Serious security flaw in OAuth and OpenID discovered
Malicious attackers can use the ‘Covert Redirect’ vulnerability in the OAuth 2.0 and OpenID open-source login systems to steal your personal info as well as redirect you to unsafe sites.
- byAloysius Low andSeth Rosenblatt
- presented by
Following in the steps of the OpenSSL vulnerabilityHeartbleed, another major flaw has been found in popular open-source security software. This time, the holes have been found in the login tools OAuth and OpenID , used by many websites and tech titans including Google, Facebook, Microsoft, and LinkedIn, among others.
Wang Jing, a Ph.D student at the Nanyang Technological University in Singapore, discovered that the serious vulnerability "Covert Redirect" flaw can masquerade as a login popup based on an affected site’s domain. Covert Redirect is based on a well-known exploit parameter.
For example, someone clicking on a malicious phishing link will get a popup window in Facebook, asking them to authorize the app. Instead of using a fake domain name that’s similar to trick users, the Covert Redirect flaw uses the real site address for authentication.
If a user chooses to authorize the login, personal data (depending on what is being asked for) will be released to the attacker instead of to the legitimate website. This can range from email addresses, birth dates, contact lists and possibly even control of the account.
Regardless of whether the victim chooses to authorize the app, they will then get redirected to a website of the attacker’s choice, which could potentially further compromise the victim.
Wang says he has already contacted Facebook and has reported the flaw, but was told that the company "understood the risks associated with OAuth 2.0," and that "short of forcing every single application on the platform to use a whitelist," fixing this bug was "something that can’t be accomplished in the short term."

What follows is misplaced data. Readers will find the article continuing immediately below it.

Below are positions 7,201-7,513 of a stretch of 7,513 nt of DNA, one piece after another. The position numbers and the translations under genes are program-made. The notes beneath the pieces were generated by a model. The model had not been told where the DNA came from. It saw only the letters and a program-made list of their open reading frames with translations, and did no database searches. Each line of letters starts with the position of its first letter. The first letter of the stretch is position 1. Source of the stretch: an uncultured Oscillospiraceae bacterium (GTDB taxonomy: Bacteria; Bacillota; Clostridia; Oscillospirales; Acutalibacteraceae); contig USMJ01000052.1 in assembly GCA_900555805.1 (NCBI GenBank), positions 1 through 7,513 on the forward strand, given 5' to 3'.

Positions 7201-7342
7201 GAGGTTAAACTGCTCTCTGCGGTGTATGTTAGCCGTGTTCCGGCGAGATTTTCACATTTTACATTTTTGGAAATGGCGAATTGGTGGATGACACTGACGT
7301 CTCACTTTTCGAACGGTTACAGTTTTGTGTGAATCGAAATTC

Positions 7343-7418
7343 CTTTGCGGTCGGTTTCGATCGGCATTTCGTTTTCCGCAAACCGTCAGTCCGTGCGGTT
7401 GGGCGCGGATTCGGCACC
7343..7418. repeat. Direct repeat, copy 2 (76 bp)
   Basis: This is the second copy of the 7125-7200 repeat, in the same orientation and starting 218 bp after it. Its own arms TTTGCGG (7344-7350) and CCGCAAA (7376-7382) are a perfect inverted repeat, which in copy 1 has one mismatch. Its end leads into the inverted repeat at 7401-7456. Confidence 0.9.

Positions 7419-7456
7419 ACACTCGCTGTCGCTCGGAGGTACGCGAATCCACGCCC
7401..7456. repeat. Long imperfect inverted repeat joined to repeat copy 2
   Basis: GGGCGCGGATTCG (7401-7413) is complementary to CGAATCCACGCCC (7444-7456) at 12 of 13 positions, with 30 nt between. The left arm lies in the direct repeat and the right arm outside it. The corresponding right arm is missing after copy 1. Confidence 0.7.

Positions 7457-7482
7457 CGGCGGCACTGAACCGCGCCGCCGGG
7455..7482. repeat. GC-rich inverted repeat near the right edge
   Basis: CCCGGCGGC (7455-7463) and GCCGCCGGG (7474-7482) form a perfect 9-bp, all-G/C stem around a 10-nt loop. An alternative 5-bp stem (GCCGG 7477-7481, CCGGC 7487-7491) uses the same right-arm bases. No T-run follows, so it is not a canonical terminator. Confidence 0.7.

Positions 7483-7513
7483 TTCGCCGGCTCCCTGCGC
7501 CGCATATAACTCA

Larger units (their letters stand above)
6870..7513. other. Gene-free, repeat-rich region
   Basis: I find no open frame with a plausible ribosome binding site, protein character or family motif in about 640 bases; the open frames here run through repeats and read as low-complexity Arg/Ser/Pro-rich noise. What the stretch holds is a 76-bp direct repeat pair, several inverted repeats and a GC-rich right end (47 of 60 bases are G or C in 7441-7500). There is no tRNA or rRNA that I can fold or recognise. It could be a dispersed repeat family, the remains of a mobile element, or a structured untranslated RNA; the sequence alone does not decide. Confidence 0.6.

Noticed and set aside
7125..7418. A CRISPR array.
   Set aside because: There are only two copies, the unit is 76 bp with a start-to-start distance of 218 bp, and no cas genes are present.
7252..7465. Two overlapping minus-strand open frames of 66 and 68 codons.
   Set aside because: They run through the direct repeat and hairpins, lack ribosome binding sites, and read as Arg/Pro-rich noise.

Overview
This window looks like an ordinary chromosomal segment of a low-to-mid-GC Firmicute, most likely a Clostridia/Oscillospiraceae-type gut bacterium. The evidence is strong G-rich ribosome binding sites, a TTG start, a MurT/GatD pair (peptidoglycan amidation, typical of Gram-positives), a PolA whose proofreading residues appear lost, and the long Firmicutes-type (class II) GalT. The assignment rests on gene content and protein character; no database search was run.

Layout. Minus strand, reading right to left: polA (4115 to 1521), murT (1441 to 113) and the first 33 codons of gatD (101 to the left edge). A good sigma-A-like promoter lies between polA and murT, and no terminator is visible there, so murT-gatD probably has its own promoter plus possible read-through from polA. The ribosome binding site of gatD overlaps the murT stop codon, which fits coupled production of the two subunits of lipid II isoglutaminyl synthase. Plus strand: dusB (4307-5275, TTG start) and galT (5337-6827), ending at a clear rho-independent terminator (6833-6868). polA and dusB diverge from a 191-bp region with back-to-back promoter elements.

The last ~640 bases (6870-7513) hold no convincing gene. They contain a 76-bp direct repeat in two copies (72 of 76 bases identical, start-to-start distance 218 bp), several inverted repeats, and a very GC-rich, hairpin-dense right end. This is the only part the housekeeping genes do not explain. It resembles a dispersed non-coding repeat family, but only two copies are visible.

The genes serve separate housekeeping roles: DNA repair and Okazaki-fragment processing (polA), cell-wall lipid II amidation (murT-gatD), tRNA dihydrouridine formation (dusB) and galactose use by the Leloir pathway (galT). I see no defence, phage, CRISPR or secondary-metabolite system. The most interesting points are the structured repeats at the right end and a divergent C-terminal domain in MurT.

Facebook isn’t the only site affected. Wang says he has reported this to Google, LinkedIn and Microsoft, who gave him various responses on how they would handle the matter.
Google (which uses OpenID) told him that the problem was being tracked, while LinkedIn said that the company would publish a blog on the matter soon. Microsoft, on the other hand, said that an investigation had been done and that the vulnerability existed on a the domain of a third-party and not on its own sites.
"Patching this vulnerability is easier said than done. If all the third-party applications strictly adhere to using a whitelist, then there would be no room for attacks," said Wang.
"However, in the real world, a large number of third-party applications do not do this due to various reasons. This makes the systems based on OAuth 2.0 or OpenID highly vulnerable."
Jeremiah Grossman, founder and interim CEO at WhiteHat Security, a website security firm, agreed with Wang’s findings after looking at the data.
"While I can’t be 100 percent certain, I could have sworn I’ve seen a report of a very similar if not identical vulnerability in OAuth. It would appear this issue is essentially a known WONTFIX," Grossman said.
"This is to say, it’s not easy to fix, and any effective remedies would negatively impact the user experience. Just another example that Web security is fundamentally broken and the powers that be have little incentive to address the inherent flaws."
Further corroborating Wang’s findings is Chris Wysopal, CTO at programming code verification firm Veracode.
Wsyopal told CNET that it looks to be a "very real issue" and that OAuth 2.0 looks vulnerable to phishing and redirect attacks.
"Given the trust users put in Facebook and other major OAuth providers I think it will be easy for attackers to trick people into giving some access to their personal information stored on those service," he said.
Users who wish to avoid any potential loss of data should be careful about clicking links that immediately ask you to log in to Facebook or Google. Closing the tab immediately should prevent any redirection attacks.
While this issue isn’t as severe asHeartbleed, it’s relatively easy to do so unless the flaw gets patched, which according to Wang, is quite difficult to implement due to third-party sites having "little incentive" to fix the problem. Cost is a factor, as well as the view that the host company (such as Facebook) bears the responsibility for making the attacks appear more credible.